Peter Bjorn and John: Endless Dream (INGRID) Review | Under The Radar Magazine Under the Radar | Music Blog for the Indie Music Magazine
Tuesday, October 26th, 2021  

Endless Dream


Jul 01, 2020 Web Exclusive Bookmark and Share

For years, Peter Bjorn and John have mined a deep well of impressive talent and musicality. When they want to, the three gentlemen from Stockholm, Sweden can craft note-perfect, effortless indie pop songs. That’s why it stings that Endless Dream sounds so unremarkable and dull. All the usual elements are present for another batch of feel-good indie pop, but they never coalesce. Beginning with the syncopated cymbal that bursts out the door on opener “Music,” to the built-up chorus on “Out of Nowhere,” Endless Dream should work; instead, the songs never latch on or stand out. There’s nothing tangible across the album’s 10 songs to return to; no sharpened hooks, no unforgettable elements like the whistled melody in “Young Folks” or the percussive stomp of “Nothing to Worry About It.” And, for the first time, it sounds like an album built on unfinished, barely-there ideas; a tableau of middle-of-the-road pop songs.

“Reason to Be Reasonable” sets a clever trap using a heartfelt, falsetto chorus and some choice songwriting (“It begins to dawn on me/If we fuck it up completely, I still recall it fondly”), but it never evolves beyond a steady drumbeat and some empty lyrical promises. “Drama King” rings hollow and takes way too long to catch fire, “Idiosyncrasies” tries for an off-kilter hep vibe but quickly drowns in its own tone, and “Rusty Nail” treads similar ground as 2011’s “Second Chance” but lacks the urgency (and the cowbell) to propel it forward. After a little over 30 minutes, Endless Dream fades quietly into the background with the dull strains of “A Week-End” before trying to come back to life with the pseudo-gusto of closer “On the Brink.” Most of the songs never properly get off the ground before they’re over and done and the album suffers from the same fate.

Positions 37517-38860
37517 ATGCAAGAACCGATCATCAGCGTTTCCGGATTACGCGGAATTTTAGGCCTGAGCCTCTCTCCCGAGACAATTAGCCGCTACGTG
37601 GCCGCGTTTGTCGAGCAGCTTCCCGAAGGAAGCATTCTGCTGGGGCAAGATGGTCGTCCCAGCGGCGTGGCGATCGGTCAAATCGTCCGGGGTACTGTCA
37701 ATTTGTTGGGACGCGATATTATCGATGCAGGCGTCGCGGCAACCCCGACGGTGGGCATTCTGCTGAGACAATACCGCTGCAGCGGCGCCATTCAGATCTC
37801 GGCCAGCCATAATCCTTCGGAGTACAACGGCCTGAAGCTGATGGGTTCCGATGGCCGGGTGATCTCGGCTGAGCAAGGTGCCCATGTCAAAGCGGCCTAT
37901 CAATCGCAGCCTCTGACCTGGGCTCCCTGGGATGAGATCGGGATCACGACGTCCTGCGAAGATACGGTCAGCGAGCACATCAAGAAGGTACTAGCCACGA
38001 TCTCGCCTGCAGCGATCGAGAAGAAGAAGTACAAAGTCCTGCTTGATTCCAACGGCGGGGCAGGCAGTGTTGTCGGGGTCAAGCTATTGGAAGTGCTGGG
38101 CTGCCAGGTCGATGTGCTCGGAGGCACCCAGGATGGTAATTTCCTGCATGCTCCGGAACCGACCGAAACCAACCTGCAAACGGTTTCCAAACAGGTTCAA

Endless Dream is scaled back and overly minimal in an unenthusiastic way. Drums make up the center of most of these songs, which makes them difficult to endure. None of the songs, with the exception of “Out of Nowhere” and “Reason to Be Reasonable,” have any momentum to carry the band over the top of the mountain and, what’s worse, the band sounds bored, sleepwalking through the motions. As on the album’s cover, Peter Bjorn and John are looking up at the Technicolor mountain, marveling at unscaled heights in front of them. Endless Dream sits at the base of that mountain, never cresting, never moving. It’s a rare miss from a band capable of much, much more. (

Author rating: 5/10

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Average reader rating: 9/10


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